event = GetNextEvent();
Updating the game world
The game world of our maze game doesn't contain any creature besides the one controlled by the player. Consequently, there isn't much updating to do in this game. In fact, the only thing that takes place during this step, is to check whether the player has reached the end of the maze and has thus won the game.
The controller is responsible for initiating the proper response when the player has won. In the sample code, the game kind of brutally quits at this point. It would be nicer if there'd be a victory message of some sort, but I'll leave that as an exercise for the reader.
In essence, the rendering of the game world is a rather straight-forward affair: read the game world, render the bitmaps. Often, though, you want to render efficiently, since rendering takes a lot of time relative to the other parts of the game loop. So, you don't want to render stuff that won't be visible, either because it gets clipped or because other bitmaps are drawn on top of it. Nor do you have to render bitmaps that are still on screen from the last time the renderer was called.
There are a lot of things to consider when optimizing your renderer and I won't discuss them now. You can read my article on static render lists to get an idea about this topic. For now, my advice to you is to just re-render the entire game world on each iteration of the game loop and worry about optimizing later.
To see how all the concepts discussed in this article add up to a complete game, check out the sample code (.zip, 15KB). It uses SDL for rendering and reading the event queue, so if you want to rebuild the code, you need to have SDL installed. I tried to keep the code portable, but I only tested it with my Microsoft Visual C++.NET compiler; just so you know. I've released the code under the zlib license, so you can pretty much do with it as you please.
Questions, suggestions, comments and criticism, all are welcome.
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I'm trying to compile the code on my Debian system using G++, but I've hit a few snags:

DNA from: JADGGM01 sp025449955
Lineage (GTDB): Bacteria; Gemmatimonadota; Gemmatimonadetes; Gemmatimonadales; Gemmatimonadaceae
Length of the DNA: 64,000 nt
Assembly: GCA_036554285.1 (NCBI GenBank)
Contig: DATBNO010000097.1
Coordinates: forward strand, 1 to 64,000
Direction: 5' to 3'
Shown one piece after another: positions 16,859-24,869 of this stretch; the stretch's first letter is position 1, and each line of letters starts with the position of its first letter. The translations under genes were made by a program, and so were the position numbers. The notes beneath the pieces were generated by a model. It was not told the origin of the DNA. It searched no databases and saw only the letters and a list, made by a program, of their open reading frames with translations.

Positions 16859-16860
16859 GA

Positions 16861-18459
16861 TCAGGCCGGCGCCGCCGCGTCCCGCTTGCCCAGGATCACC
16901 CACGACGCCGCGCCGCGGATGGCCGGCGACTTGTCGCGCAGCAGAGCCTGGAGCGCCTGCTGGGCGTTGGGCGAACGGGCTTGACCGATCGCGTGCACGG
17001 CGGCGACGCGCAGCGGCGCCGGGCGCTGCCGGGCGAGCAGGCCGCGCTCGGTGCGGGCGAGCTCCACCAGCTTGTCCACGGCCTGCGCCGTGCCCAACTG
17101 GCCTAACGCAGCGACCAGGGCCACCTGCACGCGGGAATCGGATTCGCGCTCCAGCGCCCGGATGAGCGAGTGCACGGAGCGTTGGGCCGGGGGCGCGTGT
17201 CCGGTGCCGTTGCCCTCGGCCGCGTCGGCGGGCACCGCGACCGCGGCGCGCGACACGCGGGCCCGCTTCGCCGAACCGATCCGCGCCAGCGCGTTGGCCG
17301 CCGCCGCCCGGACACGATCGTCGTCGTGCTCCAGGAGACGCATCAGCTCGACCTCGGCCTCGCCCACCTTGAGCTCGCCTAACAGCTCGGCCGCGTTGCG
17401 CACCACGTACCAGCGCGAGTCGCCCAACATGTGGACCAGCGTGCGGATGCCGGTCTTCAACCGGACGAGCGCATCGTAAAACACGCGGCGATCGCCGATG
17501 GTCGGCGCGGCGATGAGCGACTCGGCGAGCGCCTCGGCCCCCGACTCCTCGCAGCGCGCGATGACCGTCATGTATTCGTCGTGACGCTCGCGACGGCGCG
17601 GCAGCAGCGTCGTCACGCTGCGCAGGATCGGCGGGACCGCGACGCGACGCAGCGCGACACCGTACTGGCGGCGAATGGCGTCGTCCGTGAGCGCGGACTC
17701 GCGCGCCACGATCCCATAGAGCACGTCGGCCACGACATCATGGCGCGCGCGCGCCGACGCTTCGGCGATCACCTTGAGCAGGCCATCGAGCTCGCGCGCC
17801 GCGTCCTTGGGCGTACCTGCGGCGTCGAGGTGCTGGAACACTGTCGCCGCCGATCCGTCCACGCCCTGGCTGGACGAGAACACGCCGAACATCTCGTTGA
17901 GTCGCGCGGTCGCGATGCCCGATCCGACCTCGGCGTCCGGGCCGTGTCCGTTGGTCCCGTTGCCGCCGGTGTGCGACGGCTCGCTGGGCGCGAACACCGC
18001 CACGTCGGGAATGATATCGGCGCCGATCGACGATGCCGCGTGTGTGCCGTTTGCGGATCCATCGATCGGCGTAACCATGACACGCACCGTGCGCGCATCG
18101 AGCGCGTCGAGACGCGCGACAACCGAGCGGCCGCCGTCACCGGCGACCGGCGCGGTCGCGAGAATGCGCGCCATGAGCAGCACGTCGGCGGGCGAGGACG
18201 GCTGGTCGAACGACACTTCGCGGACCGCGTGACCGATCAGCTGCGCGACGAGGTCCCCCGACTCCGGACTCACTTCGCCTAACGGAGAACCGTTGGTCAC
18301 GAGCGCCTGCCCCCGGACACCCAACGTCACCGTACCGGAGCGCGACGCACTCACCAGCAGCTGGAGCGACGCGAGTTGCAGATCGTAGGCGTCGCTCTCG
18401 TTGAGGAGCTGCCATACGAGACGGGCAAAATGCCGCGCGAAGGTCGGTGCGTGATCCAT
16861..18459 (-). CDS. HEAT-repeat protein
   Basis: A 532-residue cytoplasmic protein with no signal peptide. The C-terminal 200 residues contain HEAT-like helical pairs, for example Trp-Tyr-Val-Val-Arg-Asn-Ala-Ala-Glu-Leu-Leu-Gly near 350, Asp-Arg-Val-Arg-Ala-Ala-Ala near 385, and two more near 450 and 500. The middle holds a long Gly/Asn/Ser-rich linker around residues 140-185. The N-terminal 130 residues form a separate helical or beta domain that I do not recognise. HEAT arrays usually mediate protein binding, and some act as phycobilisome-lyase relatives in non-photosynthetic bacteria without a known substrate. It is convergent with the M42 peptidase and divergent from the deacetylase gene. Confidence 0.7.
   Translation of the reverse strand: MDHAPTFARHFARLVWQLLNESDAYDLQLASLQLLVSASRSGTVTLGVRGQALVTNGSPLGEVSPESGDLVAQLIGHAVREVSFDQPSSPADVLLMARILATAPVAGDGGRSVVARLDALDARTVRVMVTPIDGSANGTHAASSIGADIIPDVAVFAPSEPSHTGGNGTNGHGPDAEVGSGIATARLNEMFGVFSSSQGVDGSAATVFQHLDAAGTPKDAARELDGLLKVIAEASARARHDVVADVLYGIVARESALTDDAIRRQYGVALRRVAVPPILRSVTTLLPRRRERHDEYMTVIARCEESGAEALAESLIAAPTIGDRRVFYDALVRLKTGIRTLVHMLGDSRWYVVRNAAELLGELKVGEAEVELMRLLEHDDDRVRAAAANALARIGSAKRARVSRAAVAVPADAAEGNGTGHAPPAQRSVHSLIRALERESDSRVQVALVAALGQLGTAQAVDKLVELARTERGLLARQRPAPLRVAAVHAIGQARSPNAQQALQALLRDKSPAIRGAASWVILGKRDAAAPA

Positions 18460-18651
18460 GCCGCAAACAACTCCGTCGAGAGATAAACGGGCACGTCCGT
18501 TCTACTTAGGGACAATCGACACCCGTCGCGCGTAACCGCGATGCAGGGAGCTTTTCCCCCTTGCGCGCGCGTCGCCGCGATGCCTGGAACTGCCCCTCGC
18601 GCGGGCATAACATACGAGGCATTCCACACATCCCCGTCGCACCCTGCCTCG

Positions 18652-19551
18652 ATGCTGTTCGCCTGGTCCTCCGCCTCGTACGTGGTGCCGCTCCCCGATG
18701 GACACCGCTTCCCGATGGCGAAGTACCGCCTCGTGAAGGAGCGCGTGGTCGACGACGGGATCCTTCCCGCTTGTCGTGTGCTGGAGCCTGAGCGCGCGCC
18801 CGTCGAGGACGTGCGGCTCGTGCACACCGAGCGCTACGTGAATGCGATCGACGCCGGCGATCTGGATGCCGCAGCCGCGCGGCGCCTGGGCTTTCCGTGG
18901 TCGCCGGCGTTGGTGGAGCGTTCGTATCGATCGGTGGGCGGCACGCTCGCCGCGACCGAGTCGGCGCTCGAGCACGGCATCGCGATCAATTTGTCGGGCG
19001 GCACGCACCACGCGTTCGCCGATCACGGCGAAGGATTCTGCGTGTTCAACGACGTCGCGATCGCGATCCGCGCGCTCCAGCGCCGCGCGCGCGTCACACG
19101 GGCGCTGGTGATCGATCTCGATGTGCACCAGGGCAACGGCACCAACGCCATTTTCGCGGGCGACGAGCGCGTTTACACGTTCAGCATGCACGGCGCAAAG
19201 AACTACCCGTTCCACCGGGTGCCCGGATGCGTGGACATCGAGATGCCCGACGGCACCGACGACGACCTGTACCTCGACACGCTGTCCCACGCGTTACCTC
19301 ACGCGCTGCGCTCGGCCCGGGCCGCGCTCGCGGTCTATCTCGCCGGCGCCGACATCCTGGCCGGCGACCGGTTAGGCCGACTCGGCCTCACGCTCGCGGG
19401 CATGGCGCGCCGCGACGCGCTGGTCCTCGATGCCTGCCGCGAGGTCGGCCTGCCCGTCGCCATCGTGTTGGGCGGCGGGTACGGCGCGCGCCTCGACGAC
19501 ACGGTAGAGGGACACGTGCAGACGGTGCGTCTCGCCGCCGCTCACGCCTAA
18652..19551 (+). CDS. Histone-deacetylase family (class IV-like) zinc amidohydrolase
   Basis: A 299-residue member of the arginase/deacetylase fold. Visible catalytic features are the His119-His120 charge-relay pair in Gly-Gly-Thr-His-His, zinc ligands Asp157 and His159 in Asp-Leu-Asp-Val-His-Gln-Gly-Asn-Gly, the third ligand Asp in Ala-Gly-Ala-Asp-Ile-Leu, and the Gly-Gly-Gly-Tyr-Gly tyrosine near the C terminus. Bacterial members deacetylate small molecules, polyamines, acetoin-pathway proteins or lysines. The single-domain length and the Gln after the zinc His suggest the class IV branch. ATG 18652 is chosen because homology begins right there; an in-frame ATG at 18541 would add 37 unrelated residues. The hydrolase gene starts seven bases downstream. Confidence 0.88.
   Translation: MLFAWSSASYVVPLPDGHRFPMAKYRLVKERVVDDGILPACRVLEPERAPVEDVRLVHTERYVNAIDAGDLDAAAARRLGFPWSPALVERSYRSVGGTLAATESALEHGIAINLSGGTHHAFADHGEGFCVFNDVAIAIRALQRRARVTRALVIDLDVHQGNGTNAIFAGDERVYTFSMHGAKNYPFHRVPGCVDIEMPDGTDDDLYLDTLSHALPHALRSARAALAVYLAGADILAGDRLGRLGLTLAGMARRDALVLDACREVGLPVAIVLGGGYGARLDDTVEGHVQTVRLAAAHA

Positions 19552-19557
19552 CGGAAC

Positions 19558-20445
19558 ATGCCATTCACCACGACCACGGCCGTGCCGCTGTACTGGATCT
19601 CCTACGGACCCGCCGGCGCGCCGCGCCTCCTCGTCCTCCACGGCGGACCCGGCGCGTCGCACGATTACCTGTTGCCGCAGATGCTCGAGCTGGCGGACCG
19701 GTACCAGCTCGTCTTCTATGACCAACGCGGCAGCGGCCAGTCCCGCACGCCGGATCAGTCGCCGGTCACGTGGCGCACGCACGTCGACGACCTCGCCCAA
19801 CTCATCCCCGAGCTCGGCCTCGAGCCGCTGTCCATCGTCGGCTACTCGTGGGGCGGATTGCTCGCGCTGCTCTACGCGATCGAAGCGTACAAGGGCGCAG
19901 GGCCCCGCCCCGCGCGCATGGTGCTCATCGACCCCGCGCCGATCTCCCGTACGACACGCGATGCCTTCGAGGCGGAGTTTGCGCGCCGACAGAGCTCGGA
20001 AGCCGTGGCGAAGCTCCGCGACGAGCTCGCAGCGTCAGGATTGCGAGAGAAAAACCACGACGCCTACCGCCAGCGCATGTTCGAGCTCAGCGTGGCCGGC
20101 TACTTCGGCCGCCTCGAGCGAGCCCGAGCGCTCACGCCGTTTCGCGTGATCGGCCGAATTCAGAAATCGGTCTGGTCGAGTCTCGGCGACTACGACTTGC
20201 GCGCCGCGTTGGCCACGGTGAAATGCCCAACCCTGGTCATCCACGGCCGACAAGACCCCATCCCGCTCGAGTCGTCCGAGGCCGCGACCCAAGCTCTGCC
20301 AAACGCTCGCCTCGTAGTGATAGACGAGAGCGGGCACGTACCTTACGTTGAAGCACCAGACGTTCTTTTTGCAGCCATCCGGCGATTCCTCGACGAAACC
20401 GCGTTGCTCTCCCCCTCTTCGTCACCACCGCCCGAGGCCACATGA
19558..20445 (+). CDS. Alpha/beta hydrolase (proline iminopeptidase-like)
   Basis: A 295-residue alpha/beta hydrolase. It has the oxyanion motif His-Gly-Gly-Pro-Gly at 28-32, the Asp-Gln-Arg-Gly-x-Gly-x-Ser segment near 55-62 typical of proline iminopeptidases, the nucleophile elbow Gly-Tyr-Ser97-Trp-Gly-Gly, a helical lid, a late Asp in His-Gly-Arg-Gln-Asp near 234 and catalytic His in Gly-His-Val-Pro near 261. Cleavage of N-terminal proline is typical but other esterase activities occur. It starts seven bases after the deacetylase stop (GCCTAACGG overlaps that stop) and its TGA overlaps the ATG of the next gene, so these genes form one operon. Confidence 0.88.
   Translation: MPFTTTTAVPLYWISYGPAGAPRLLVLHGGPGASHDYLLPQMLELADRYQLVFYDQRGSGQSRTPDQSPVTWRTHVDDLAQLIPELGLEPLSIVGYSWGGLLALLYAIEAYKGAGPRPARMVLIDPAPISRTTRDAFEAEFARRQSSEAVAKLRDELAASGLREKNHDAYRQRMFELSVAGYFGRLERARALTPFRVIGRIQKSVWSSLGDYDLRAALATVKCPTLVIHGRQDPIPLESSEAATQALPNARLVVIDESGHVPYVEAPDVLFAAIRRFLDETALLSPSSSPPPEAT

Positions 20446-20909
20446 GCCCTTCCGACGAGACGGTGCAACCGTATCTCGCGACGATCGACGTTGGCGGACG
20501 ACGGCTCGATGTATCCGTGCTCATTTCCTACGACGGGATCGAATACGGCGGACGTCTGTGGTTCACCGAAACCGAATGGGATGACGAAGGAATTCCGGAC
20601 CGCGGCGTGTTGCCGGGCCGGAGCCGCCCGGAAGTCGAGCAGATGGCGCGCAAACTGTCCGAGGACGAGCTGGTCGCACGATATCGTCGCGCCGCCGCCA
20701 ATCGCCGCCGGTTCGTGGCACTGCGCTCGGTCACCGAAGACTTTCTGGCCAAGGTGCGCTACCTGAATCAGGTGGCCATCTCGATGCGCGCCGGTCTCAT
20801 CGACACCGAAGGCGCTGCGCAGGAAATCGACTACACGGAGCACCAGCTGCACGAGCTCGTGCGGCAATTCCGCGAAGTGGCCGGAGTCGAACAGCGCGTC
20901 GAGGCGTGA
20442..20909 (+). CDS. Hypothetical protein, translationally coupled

- some files complain about there being no newline at the end. I was able to get around this by editing the last line in vim on my system, as dos2unix didn't seem to work.
- you include in Error.h, which is definitely not portable. B-)
- FatalException.h apparently has a problem with the definition of the constructor:
In file included from Main.cpp:26:
FatalException.h: In constructor `FatalException::FatalException(const
FatalException.h:33: error: no matching function for call to `std::exception::
/usr/include/c++/3.3/exception:53: error: candidates are:
Regarding your post, I think it is very informative. I will continue to tinker with the code to see if I can get it to compile under Debian Gnu/Linux.
Sunday, July 24, 2005 11:40 PM
Windows.h should of course only be included on Windows machines. I wrapped the include in #if WIN32 ... #endif.
Appearently, the std::exception-constructor that accepts a C-string isn't standard. I resolved the problem by making FatalException derive from std::runtime_error instead of from std::exception. Should work okay now.
I added end-of-line characters at the end of each file.
Please, let me know if everything works now.
Monday, July 25, 2005 1:29 PM
Another thing I found is that when you include SDL, it is apparently suggested that you do so in the following way:
Filenames are case sensitive on platforms like Gnu/Linux, and for apparently "" as opposed to is just more portable, according to the libsdl.org site.
Monday, July 25, 2005 7:24 PM
Well, I finally got it to compile on my Debian system. I had to make a few changes, although some changes might not be necessary and I just didn't know how to compile it otherwise.
I created a Makefile for people to use as well. You can find the .zip and the .tar.gz files here:
Monday, July 25, 2005 8:02 PM
Thanks for taking the trouble to make the code more portable.
According to Stroustroup, you use "" for header files that belong to your current project and for external libraries. That's the convention I stick to, but I'll try to use #include "SDL.h" whenever I post code.
You are probably right about the int 3h statement being x86-specific. I realized that, but somehow I couldn't be bothered to change it. Maybe because I don't know a cross-platform way to generate a user breakpoint...
From The C++ Standard Library by Nicolai Josuttis: "The base class exception and class bad_exception are defined in . Class bad_alloc is defined in . Classes bad_cast and bad_typeid are defined in . Class ios_base::failure is defined in . All other classes are defined in ." He's talking about exception-classes, of course. So, you are right: now that I changed the base class from exception to runtime_error, you should include . The code I provided passed Microsoft's compiler, though, so I didn't notice.
Of course, I could just have said, "you are right on all accounts"; I just wanted to clarify all points. :-)
Friday, July 29, 2005 1:22 PM
I also thought that it made sense to use #include , but it is apparently more portable, and it is suggested by libsdl.org. I asked about this same issue in one of my "Learning Kyra" posts, and someone on the Kyra forums explained it.
Glad I could help!
Monday, August 1, 2005 7:56 PM